Water, on the other hand, comes from seepage from above, and could be harnessed and directed as required. Hit them with a fire hose etc. But folk above could presumably divert the water supply and starve you out for political concessions or make you die of thirst. Also presents its own risk (think Thai football teams in caves). You'd want to put a few defences higher up to prevent sneakiness, and the odd bypass to prevent the populace from drowning in the wet season.

Waterfalls could be a great feature, curtains disguising whole settlements, etc. Hanging gardens with poisonous plants come to mind. And food, obviously.

Weapons of the era are probably divided into ballistic, explosive/alchemical, focused light (you'd get the morning or afternoon Sun, presumably), poisons, which might disperse or backfire, and so on. Sound, too (see below).

I see a whole bureaucratic level devoted to approving the use of various technologies due to the precarious nature of cliffside living and the risks inherent in deployment. Some of the dimmer folk who naturally gravitate towards government (the ones that didn't do too well at math and physics) would gather around tables in dim caves with filled goblets arguing the relative merits of arrows with/without stone tips, and ultimately achieving very little beyond preservation of the status quo.

Spears and arrows (and maybe catapults or more practically just boulder ramps) could really get some momentum going, possibly to supersonic speeds given enough altitude). They could use the backfill from excavation of car parks, etc., to keep it green.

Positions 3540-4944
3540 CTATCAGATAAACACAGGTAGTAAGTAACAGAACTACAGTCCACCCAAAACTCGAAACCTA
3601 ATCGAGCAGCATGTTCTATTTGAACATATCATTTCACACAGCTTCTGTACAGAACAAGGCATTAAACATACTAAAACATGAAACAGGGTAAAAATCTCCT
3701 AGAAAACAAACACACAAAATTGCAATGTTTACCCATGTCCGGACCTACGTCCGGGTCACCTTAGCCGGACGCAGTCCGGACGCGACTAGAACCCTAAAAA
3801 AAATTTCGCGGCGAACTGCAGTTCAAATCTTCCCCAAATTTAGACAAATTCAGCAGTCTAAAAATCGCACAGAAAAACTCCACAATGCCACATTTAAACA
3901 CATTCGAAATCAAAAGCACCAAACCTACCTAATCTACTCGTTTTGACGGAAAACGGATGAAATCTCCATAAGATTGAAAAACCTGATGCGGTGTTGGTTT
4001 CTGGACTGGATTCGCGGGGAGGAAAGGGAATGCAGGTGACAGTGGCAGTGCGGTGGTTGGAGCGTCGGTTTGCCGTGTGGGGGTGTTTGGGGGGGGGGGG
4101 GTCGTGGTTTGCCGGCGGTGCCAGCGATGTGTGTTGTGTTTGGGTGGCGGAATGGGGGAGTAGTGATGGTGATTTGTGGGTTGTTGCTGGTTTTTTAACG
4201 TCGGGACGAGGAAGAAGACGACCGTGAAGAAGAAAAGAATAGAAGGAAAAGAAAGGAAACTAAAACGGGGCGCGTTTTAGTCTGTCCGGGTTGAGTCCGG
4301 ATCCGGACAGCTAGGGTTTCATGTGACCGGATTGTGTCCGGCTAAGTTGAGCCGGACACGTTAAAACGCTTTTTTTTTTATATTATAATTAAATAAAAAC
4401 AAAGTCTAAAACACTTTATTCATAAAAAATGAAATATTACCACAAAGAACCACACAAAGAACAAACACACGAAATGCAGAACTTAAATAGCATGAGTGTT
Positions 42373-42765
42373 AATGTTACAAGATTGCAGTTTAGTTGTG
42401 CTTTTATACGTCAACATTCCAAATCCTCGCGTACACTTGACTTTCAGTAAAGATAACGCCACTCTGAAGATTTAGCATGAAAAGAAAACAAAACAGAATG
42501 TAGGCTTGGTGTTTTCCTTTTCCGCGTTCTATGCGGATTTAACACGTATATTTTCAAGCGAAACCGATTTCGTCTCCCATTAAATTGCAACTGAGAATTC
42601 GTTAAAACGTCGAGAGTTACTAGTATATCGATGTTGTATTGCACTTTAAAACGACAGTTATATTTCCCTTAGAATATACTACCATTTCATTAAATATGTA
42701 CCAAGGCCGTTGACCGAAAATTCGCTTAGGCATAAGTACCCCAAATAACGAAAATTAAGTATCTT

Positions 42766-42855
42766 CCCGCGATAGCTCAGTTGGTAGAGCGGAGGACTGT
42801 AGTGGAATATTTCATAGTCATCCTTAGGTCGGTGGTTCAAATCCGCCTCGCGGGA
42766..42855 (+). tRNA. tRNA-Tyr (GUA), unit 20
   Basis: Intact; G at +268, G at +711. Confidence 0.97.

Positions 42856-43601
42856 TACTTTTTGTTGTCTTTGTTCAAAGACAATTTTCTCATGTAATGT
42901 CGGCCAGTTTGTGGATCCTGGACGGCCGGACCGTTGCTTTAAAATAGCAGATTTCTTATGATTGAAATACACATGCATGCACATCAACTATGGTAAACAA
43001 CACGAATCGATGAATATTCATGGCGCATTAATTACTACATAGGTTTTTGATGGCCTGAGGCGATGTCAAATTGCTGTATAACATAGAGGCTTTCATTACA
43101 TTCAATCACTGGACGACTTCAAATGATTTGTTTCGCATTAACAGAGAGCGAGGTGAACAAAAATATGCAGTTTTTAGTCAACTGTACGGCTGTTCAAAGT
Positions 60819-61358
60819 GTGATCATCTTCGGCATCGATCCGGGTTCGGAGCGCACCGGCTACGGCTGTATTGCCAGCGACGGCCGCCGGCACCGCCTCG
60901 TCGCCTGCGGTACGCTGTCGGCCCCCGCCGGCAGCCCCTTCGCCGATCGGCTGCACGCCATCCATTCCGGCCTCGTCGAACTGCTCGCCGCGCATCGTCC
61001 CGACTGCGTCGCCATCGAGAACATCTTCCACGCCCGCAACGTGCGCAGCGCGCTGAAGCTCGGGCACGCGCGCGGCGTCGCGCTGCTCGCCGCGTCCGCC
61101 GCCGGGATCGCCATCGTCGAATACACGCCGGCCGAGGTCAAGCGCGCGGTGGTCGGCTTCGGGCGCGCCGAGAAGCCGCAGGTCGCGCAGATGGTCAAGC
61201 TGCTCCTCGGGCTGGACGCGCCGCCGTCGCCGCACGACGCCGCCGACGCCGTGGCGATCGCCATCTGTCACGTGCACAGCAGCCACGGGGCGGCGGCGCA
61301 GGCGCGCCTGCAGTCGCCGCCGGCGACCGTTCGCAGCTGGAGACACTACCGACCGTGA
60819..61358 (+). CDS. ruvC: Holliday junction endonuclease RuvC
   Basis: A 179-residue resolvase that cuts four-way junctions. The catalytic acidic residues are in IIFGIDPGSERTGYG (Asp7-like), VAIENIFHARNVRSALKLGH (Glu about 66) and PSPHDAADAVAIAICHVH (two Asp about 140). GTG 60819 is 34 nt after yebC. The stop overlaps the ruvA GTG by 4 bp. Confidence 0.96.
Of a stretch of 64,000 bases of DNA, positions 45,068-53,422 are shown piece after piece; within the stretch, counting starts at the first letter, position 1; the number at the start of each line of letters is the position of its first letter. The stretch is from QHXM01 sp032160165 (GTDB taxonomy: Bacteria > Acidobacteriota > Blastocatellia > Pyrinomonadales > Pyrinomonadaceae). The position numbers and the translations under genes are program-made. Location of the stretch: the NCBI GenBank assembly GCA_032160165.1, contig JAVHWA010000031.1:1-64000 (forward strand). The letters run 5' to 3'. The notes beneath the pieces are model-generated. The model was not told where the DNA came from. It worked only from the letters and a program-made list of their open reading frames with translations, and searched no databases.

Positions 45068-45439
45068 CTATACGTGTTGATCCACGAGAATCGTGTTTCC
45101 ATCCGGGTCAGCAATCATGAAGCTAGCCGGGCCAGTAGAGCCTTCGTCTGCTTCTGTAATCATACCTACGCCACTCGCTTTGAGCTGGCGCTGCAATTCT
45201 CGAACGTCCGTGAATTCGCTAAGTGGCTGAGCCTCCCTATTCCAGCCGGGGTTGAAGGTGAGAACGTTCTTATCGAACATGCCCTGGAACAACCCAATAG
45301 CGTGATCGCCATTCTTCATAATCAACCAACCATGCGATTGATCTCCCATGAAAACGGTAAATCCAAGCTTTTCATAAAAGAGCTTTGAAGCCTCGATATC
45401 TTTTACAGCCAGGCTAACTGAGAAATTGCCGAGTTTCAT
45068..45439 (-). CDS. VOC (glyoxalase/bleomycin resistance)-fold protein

And let's not neglect the arts. Music, particularly bad music, could be deployed as an offensive weapon in passageways by resonance. Tricky, though. Walls of Jericho, etc.

Come to think of it, how do you amass your troops if they can't hear you through stone walls? You'd need tubes. Lots of tubes. And advanced drilling technology. Volcanic areas have lava tubes, which helps, but you're probbaly looking at mesa-like environments anyway. Softer media like this aid drilling, but are poor defensively, offering little resistance to trebuchets, Greek fire and the like. Sounding a huge alarm through tubes could also lead to Jericho-like situations.

Sounds like a fun project.

  • $\begingroup$ Excellent, welcome to worldbuilding. We invite you to take our wonderful tour and refer to the help center for guidance as to our ways, enjoy your new home-from-home here. $\endgroup$ Apr 17, 2021 at 3:56

trench warfare but vertical

I am ruling out magic and fly creatures for human to human conflict due to magic not being reliable enough to use in combat or deploy in large scale. the 1850s to 1900s was during the civil war and while we may think of it as to lines of armies walking toward each other the real fighting was in trench sieges. considering the fighting will be happening in cramped spaces causing a high concentration of troops the conditions are ripe for trench warfare.